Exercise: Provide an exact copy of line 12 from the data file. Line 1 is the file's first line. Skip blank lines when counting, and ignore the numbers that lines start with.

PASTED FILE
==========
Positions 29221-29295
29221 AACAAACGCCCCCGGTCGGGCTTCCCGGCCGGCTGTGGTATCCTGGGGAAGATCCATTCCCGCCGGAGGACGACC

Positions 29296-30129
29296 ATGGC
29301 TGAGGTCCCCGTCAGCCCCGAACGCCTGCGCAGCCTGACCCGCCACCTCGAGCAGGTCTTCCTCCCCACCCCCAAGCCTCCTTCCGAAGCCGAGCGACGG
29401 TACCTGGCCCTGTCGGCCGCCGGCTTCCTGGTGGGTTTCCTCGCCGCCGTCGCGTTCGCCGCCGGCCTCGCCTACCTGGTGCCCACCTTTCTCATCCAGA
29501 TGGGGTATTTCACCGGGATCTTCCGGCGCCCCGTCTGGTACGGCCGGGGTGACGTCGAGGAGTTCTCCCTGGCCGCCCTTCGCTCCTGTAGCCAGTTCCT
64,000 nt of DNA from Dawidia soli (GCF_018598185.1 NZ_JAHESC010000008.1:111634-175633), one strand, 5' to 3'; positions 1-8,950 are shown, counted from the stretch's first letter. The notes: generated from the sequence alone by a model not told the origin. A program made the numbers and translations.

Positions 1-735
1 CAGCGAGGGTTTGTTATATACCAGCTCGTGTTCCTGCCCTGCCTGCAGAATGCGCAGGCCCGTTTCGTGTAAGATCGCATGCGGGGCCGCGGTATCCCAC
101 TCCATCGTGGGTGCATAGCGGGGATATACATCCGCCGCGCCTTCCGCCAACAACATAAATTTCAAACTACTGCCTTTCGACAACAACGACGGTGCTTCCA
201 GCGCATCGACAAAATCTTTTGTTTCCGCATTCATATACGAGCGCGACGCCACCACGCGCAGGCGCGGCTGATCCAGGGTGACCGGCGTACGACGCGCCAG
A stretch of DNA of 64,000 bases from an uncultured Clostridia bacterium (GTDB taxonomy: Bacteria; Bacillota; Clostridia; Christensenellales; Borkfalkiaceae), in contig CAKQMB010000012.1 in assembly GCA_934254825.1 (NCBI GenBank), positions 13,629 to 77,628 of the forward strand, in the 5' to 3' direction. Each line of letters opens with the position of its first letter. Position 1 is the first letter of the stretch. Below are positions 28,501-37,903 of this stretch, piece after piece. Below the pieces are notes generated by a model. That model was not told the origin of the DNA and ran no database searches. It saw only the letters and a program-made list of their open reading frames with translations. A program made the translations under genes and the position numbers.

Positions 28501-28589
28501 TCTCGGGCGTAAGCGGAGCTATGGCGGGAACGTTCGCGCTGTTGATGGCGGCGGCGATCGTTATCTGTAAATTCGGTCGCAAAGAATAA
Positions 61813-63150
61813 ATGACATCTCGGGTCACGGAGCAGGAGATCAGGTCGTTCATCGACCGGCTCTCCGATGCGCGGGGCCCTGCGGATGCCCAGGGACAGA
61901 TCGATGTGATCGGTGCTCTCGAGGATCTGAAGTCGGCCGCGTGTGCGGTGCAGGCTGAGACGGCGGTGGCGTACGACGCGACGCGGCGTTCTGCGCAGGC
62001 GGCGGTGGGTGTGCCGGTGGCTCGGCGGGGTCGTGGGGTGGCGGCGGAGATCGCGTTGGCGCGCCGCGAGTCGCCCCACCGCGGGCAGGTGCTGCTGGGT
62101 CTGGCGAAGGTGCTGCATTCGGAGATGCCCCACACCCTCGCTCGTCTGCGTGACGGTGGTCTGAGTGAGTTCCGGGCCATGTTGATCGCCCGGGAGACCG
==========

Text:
201 GCGCATCGACAAAATCTTTTGTTTCCGCATTCATATACGAGCGCGACGCCACCACGCGCAGGCGCGGCTGATCCAGGGTGACCGGCGTACGACGCGCCAG